Saturday, March 13, 2010

Church Elders and Their Children, Part 3

[A part of your problem is] your interpretation of who is eligible to be an elder . . . you are excluding an awful lot of folks from being your elders by a very legalistic interpretation of what Paul wrote. Can you have a non-believer in your home? Must you have multiple children? If your youngest child is not old enough to be baptized, are you not eligible to be an elder? . . . You are cutting off openings for your younger brighter folks coming along who are in touch with the culture and who are very gifted, able people. --Lyle Schaller, "dean of church consultants," speaking of the Churches of Christ, Interview in Wineskins magazine, Volume 1, Number 11 (April 1993), pp. 9-11.

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If any be blameless, the husband of one wife, having faithful children not accused of riot or unruly. (Titus 1:6, King James Version)

An elder must be blameless, the husband of but one wife, a man whose children believe and are not open to the charge of being wild and disobedient. (New International Version)

Here's the question: Does this verse mean that a prospective elder must have one or more children who are baptized believers in Christ? As Schaller pointed out, most congregations of the Churches of Christ say, "Yes." But there are several good reasons for understanding this passage in a different way. That's what this series of posts is about.

Before taking the discussion further, I want to say something about why this is significant. From 1993 through 2005, I worked with two congregations of the Churches of Christ in Connecticut. During that time, I became fairly well acquainted with the congregations of New England. In the 1990s, of about 81 congregations in the six New England states, only about 10-15% of those churches had ordained elders. Since then, some of these churches have taken that step for the very first time. Many of the congregations have been in existence for 30, 40, even 50 years or more. But even now there is only a small percentage of elder-led churches in that region. And why?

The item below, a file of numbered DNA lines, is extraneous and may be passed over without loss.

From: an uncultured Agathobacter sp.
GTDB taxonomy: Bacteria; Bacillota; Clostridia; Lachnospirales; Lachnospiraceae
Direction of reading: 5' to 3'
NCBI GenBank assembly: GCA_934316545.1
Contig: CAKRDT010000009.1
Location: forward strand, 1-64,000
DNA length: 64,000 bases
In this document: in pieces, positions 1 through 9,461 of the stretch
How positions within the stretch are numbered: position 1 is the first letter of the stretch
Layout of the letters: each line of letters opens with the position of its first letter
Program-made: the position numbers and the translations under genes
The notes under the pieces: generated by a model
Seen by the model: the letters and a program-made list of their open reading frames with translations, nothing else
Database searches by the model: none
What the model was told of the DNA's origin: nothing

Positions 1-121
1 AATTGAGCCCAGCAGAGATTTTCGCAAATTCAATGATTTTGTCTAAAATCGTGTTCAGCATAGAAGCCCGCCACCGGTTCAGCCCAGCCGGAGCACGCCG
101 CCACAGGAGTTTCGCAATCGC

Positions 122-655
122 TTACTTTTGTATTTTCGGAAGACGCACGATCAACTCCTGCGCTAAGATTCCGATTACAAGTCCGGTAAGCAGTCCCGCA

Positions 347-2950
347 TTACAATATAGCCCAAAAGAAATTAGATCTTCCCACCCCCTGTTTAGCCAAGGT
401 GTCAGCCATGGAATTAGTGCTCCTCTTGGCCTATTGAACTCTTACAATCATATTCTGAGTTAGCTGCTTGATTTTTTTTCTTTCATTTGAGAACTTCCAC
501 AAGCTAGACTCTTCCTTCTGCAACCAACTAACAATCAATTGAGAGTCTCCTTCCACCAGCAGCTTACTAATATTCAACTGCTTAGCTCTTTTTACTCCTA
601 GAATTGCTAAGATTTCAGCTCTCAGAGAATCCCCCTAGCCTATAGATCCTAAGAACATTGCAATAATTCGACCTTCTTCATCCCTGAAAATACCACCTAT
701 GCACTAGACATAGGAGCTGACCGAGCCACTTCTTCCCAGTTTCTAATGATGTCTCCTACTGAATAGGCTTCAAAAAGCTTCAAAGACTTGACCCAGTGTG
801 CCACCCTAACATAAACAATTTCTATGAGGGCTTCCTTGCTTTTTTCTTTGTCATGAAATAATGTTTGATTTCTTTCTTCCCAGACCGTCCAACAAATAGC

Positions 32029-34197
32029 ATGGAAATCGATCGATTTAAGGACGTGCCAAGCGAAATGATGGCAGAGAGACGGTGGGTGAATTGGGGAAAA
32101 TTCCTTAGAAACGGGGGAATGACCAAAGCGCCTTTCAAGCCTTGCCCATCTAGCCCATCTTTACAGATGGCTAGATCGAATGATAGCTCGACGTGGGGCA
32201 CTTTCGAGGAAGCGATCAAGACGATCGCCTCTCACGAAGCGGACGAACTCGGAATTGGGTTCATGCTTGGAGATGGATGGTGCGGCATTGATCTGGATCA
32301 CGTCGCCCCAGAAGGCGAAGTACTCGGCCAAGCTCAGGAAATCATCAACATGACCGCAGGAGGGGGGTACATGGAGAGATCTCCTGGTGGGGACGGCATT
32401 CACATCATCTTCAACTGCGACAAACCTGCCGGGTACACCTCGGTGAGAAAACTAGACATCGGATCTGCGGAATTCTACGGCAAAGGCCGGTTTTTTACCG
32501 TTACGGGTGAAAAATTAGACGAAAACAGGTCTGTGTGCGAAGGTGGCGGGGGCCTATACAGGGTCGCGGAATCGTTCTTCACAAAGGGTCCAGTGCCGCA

Legal Texts?

In general, the answer has much to do with an approach to elder selection that sees 1 Timothy 3:1-7 and Titus 1:6-9 as legal texts. This approach begins by assuming that if any prospective elder does not match up well with every descriptive phrase found in both of these passages, he is thereby disqualified. The church cannot appoint him, because he is not a God-approved elder.

This practice begins with a number of faulty assumptions. For example, we can begin by asking, "Why use these two passages in a way that would have been impossible for both of the original recipients?" Timothy didn't have a copy of the letter to Titus. And Titus wasn't reading the First Letter to Timothy. Making a super list by combining both texts is a practice of many contemporary Churches of Christ. In effect, it becomes a tool by which congregations start picking off elder candidates. Ironically, this practice of the Churches of Christ was never done in any New Testament church. Another series of posts on this subject would focus not so much on the "trees" (like our phrase in Titus 1:6). Instead, it would back away from particulars and think about how best to understand and apply the "forest," the biblical teaching about shepherds.

That said, I want to return to our question. In my experience, the phrase we're studying is one of the most-common sticking points when it comes to whether a man is deemed qualified. The last post looked at some of the different ways that the Greek word pistos is used in the New Testament. Again, this is the word in Titus 1:6 that, in the New International Version, is translated "a man whose children believe." In the King James Bible the phrase reads, "having faithful children." Do those words expect that the elder's children must be Christians? In the last post we noticed that the Greek word pistos refers to Christian faith or identity in only about 25% of its 67 occurrences in the New Testament. This naturally raises the question of how pistos should be understood in Titus 1:6.

Context is Key

Before getting to that question we should clarify something that everyone knows intuitively about the meaning of any word; namely "the determinative function of context." I put that phrase in quotations because it comes from a book by Moises Silva called Biblical Words and Their Meaning. Anyone interested in how the field of linguistics can help us to be better interpreters of Scripture should read it. (The link over the title provides almost all of the book's content). A shorter overview of many of the same ideas can be found in Bruce K. Waltke and M. O'Connor, An Introduction to Biblical Hebrew Syntax, Chapter 3, "Basic Concepts," pp. 44-62.